Bulging cities focus of new environmental campaign
A new video shows how Canberrans are pushing back after years of simmering concern about the prodigious growth of the city. .
The video called My Bulging City is produced by Canberra journalist Rod Taylor. It is part of a campaign by environmental group Sustainable Population Australia (SPA).
“We are increasingly aware that our city is struggling to house, service and transport ever more people,” Mr Taylor says.
“There’s growing resentment amongst voters about, not just the relentless development, but also government rates and charges. Building a city like this doesn’t come free.
“Traffic congestion is getting worse while hospitals and schools are struggling to keep up.
“What was once celebrated as the bush capital is becoming yet another concrete jungle.”
SPA launched the My Bulging City campaign in order to document the destructive impacts of population growth and urban sprawl in Australian cities.
SPA national president Jenny Goldie says the launch of the My Bulging Cities campaign is timely because as the pandemic eases, the Federal government and some business interests are keen to drive up immigration and, in turn, population growth. NSW Premier Dominic Perrottet wants to see an ‘explosive surge’ of 400,000 migrants a year.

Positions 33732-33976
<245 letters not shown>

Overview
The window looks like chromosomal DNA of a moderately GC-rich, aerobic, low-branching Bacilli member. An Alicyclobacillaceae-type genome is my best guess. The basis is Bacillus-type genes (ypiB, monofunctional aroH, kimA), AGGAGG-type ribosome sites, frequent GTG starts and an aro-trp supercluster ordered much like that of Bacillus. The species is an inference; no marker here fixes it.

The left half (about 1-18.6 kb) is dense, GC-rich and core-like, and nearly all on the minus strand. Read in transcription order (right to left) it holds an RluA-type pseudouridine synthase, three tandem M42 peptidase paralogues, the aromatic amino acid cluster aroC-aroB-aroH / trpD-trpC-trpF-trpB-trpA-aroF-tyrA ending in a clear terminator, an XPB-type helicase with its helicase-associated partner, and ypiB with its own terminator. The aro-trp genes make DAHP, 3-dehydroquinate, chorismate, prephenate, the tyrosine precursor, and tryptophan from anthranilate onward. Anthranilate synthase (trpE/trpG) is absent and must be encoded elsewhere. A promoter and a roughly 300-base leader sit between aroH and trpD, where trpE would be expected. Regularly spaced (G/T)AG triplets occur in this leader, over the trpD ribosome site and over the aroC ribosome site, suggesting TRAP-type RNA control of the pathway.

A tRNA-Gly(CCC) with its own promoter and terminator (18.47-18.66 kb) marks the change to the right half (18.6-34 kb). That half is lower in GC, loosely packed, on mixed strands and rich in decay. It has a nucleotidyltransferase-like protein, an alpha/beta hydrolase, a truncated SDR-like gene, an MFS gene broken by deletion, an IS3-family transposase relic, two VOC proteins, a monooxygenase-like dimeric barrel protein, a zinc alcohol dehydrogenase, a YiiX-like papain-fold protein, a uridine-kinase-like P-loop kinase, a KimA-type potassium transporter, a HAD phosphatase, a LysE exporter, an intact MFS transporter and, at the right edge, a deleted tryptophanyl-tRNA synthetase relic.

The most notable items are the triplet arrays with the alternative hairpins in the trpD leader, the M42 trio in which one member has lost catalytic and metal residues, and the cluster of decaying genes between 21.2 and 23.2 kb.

“None will admit to the negative impacts of population growth on the lives of Australians, on the destruction of green space that is essential for the well-being of people and nature, nor the huge infrastructure costs that will ultimately be borne by taxpayers,” Ms Goldie says.
“Australians are seeing the effects of growth foisted upon them and they’re not happy.”
“The My Bulging City campaign is seeking contributions from ordinary citizens about the destructive impacts of population growth on their own neighbourhoods,” Ms Goldie explains.
“We are asking people from all around Australia to send us their photos and videos, to see what is happening at grassroots level. We will put these together in short videos and documents so everyone can get to see the impacts of population growth. Very often the local impacts are just brushed under the carpet and left invisible to people not in the area.”
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